Hormone Replacement Therapy (HRT) sometimes called estrogent replacement therapy or ERT, refers to a woman taking supplements of hormones such as estrogen alone or estrogen with another hormone called progesterone (progestin in its synthetic form). HRT replaces hormones that a woman’s body should be making or used to make.
Around 20% of breast cancer patients do not complete prescribed endocrine therapy, researchers report at the ESMO Asia 2016 Congress in Singapore.1 The study in over 5,500 women found that younger patients and those who had taken hormone replacement therapy (HRT) were less likely to adhere to their medicine.
Deaths from ovarian cancer fell worldwide between 2002 and 2012 and are predicted to continue to decline in the USA, European Union and, though to a smaller degree, in Japan by 2020, according to new research published in the leading cancer journal Annals of Oncology today (Tuesday).
The survey showed that only 50% of women consulted a healthcare professional about their symptoms, despite the fact that many women said their symptoms were having a significant effect on their work life, social life, home life and sex life.
The incidence and severity of both traditional and emerging cardiovascular disease (CVD) risk factors as well as the response to treatment may differ between genders. In this narrative review, several emerging CVD risk factors (i.e. inflammatory and haemostatic markers, endothelial dysfunction, homocysteine, lipid disorders, microalbuminuria/proteinuria, coronary artery calcium score, arterial stiffness, periodontitis, inflammatory bowel syndrome, obstructive sleep apnea, impaired glucose metabolism, metabolic syndrome and non-alcoholic fatty liver disease) are discussed in the context of gender differences.
More than 30,000 women die from coronary heart disease in the UK every year with over 700,000 women living with the consequences of heart disease and stroke, according to research published by The British Heart Foundation ahead of World Heart Day on 29th September.
There has been much uncertainty regarding the risk of cancer associated with taking hormone replacement therapy (HRT) for the menopause. An analysis of all available evidence published in The Lancet today shows that HRT, even when taken for only a few years, significantly increases the risk of developing the two most common types of ovarian cancer.
As Baby Boomers continue to face aging and deteriorating health, the demand for Bio-Identical Hormone Therapy (BHRT) via safe and natural methods continues to grow.
The common thought in the medical community is that the randomized, controlled trial is the gold standard in medical research.
Feeling that conventional doctors did not take their suffering seriously, women instead sought out hormonal treatments for menopausal symptoms from anti-aging clinicians, according to a Case Western Reserve University study that investigated the appeal of anti-aging medicine.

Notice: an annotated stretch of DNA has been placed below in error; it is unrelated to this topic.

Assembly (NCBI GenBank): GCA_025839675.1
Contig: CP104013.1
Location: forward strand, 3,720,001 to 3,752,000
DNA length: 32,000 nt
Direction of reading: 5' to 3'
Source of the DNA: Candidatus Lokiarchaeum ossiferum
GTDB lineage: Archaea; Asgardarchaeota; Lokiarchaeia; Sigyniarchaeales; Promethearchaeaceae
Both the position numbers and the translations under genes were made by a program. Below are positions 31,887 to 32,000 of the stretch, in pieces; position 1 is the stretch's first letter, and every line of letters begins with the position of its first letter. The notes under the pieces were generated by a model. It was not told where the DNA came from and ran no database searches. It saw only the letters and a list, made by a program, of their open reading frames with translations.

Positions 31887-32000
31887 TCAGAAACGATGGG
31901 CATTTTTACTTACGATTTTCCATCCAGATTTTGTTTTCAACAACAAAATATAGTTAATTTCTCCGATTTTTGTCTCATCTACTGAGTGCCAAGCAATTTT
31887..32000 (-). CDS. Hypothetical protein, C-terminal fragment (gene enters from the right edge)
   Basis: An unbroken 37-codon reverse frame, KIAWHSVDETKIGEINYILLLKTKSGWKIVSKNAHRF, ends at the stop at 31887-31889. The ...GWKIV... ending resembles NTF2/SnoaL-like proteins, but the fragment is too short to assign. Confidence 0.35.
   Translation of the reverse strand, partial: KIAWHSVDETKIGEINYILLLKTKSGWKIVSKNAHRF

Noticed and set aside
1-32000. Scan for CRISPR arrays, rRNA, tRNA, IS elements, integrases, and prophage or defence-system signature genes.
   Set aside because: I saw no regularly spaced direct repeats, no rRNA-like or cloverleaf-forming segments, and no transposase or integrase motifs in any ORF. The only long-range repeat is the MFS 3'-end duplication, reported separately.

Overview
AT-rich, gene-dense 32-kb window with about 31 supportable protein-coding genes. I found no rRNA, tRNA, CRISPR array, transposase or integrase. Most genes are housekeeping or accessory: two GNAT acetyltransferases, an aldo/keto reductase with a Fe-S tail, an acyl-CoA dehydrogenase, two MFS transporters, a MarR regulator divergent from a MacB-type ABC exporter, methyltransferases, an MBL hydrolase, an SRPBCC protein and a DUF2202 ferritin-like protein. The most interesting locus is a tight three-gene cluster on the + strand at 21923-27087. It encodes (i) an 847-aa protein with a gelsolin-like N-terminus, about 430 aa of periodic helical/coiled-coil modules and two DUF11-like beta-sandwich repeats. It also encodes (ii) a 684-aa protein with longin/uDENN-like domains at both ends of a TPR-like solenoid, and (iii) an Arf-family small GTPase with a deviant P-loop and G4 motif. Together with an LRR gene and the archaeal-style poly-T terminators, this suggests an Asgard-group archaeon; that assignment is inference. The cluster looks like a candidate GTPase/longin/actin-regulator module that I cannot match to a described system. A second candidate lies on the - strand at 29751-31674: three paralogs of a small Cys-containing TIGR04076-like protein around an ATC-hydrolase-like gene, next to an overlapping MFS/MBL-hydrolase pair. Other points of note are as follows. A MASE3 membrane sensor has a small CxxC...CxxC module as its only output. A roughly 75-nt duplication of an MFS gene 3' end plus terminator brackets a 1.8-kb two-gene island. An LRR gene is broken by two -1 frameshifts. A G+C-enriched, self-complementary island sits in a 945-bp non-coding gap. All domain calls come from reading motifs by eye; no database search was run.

Women over the age of 65 face numerous barriers to good health: an increased risk for obesity, greater struggles against poverty and higher rates of asthma with worse health outcomes.
Practising sport for more than an hour day reduces the risk of contracting breast cancer, and this applies to women of any age and any weight, and also unaffected by geographical location, according to research presented to the 9th European Breast Cancer Conference (EBCC-9). Compared with the least active women, those with the highest level of physical activity reduced their risk of breast cancer by 12%, researchers say.
A team of researchers from the Perelman School of Medicine at the University of Pennsylvania has found that moderate to severe hot flashes continue, on average, for nearly five years after menopause, and more than a third of women experience moderate/severe hot flashes for 10 years or more after menopause.
Type 2 diabetes - the most common type of diabetes - triples the risk of an early menopause in women younger than 45 years of age, according to new research published in the peer-reviewed journal Climacteric.
Results from a nationwide study in the USA show that women of menopausal age have a rate of asthma hospitalization that is more than twice that of men of the same age.
Women who go into early menopause are twice as likely to suffer from coronary heart disease and stroke, new Johns Hopkins-led research suggests. The association holds true in patients from a variety of different ethnic backgrounds, the study found, and is independent of traditional cardiovascular disease risk factors, the scientists say.
Taking postmenopausal hormone replacement therapy increases the risk for ulcerative colitis, but not Crohn’s disease, a study shows.
The results of a meta-analysis of individual patient data show that vitamin D supplementation with calcium reduces mortality rates in the elderly.
The younger a woman is when she goes through the menopause, the greater may be her risk of having a brain (cerebral) aneurysm, suggests research published online first in the Journal of NeuroInterventional Surgery.
McMaster University researchers have found consistent evidence that use of hormone replacement therapy (HRT) is associated with breast cancer globally.
Having both ovaries removed before age 45 is strongly associated with low-bone mineral density and arthritis in later years, according to a new study by Johns Hopkins oncologists and epidemiologists. The analysis covered several thousand women who took part in a U.S. government-sponsored, multiyear national health study, and excluded women whose ovaries were removed due to cancer.